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[Discussion] How do you scope your models?


jdoran
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I have always found that a natural part of the design process is to sit down and draw out (maybe in another tool that is better suited for conceptual work) the entire system and interactions you are planning to simulate, before you get cracking at the task in the actual simulation tool (in this case Simio).


This allows me to decide which parts of the simulation need to be cut in or out of scope, and gives me a checklist to refer back to at the end to verify the model.


For me, this has primarily been using UML-like diagrams in tools like Enterprise Architect (http://www.sparxsystems.com.au/).


How do you guys do it? Do you jump straight in? And have any of you found any way (or made your own), for either bringing your conceptualizations into Simio, or back out to compare at the end?


I suspect this will apply more to the academic uses of the tool, as there can be a lot of time pressure on simulation generation.


I will be looking into this more in the near future, and would love to hear how my fellow Simio compatriots approach this issue in their projects.


Of direct interest to this topic would be the Arena functionality to export models in UML. I believe there were also 3rd party plugins for importing too. Attached is a quick overview of this functionality. I believe it is related, as it would be nice to see this kind of functionality in the future in Simio (the next generation incarnation of Arena, that even possesses some of the creative genius/developers that made Arena).

ExportToUML.pdf

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I started thinking more about this subject in the WSC in Berlin. Before it I was just jumping in the model and now getting some difficulties (think I´m the only one that can go deep on my models).


I found with one colleague the technique IDEF-SIM http://www.informs-sim.org/wsc11papers/138.pdf, which I intend to apply to my models.


Agree that Simio could facilitate model conceptualization.


Eduardo.

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Hi, nice topic.


The use of IDEF-SIM seems promissing, especially for bigger projects with more than one modeler. Thanks for pointing this out.


I often use pencil and paper or whiteboard & whiteboard marker, if there are more people around.


As we often do VSM mapping in manufacturing prior to making models I often have VSM maps, that sometimes contain neccesary data, but not always. (And sometimes the are not all relationships shown).


But my models are often done on a tight schedule and even me myself have problem to look deep down my own models, which is a shame.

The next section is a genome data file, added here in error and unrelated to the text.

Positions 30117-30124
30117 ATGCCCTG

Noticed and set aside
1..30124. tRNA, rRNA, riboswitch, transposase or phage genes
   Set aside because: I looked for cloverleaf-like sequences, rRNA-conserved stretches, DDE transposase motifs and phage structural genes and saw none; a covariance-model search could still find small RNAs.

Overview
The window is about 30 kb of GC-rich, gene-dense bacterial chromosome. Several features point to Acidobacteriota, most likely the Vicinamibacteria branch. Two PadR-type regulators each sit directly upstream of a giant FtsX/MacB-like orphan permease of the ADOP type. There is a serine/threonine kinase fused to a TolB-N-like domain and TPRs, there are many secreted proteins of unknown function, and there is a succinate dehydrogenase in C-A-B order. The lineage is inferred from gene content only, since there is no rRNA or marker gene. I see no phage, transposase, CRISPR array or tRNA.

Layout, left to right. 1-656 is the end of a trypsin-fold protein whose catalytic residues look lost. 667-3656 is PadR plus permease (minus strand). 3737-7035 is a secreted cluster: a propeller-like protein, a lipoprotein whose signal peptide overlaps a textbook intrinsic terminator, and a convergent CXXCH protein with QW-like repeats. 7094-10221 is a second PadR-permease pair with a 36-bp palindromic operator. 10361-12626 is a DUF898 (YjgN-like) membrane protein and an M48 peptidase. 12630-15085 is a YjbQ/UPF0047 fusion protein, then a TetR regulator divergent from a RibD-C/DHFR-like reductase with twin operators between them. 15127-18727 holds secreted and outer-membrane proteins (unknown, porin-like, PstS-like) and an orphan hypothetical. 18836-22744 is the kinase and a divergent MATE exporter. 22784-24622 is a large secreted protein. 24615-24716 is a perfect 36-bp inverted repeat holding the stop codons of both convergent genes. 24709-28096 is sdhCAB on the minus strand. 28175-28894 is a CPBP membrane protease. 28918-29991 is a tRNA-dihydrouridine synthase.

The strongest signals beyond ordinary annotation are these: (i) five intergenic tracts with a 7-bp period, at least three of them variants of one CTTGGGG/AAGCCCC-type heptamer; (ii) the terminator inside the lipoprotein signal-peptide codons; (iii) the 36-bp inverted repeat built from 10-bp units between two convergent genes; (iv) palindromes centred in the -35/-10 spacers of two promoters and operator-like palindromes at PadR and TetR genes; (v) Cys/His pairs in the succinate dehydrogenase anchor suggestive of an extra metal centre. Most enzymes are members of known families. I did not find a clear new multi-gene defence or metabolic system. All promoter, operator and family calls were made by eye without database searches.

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@tulach

I can understand where you come from completely, as I also experience the time pressures sometimes associated with projects (especially smaller ones). I initially started by jumping head-first into Simio when modelling, but as I have gained more experience with the tool, have been afforded a little extra time now to get a more complete idea of the model before starting.


@equaglia

Thanks for the share. I will definitely look more into this. It is always nice to look at problems from different angles, and I can definitely see the benefits of using those specific techniques to describe a simulation.

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I have a slightly different perspective. I absolutely do NOT just jump in, but it may appear that I do since I start modeling in Simio almost imediately.


I strongly believe in having a functional specification (FS) for each project. This is one of the first things I do. And part of that FS is doing a prototype. While you could use many different tools for prototyping/conceptualizing, I find that using Simio itself offers several advantages.


There are multiple goals to the prototype including:

--Understanding the big picture

--Understanding the potential gotcha's (not just technical ones)

--Exploring scope and completeness

--Communication between modelers and stakeholders


In the ideal situation, the prototype is a simple representation of the system that looks and behaves similar enough to the real system that it helps stakeholders understand the issues mentioned above. But it is not necessary that it actually run, and it sometimes won't look much like the real system. It will NEVER provide useable results (e.g. answers) beyond the goals mentioned above.


In most cases this prototype becomes a throwaway after it has met its goals, but if you are lucky, it may be close enough to the mark that you can use the prototype as the basis for the real model.


The FS process takes time (perhaps 5-10% of the total project time) but it is NOT EXTRA TIME! The FS process just moves some of the most important parts of the project into the early stages where it can dramatically improve the success of the project.


I have written several treatments of this approach. One can be found here: http://www.simio.com/publications/SASMAA/Simio_and_Simulation_PREVIEW_2e.pdf

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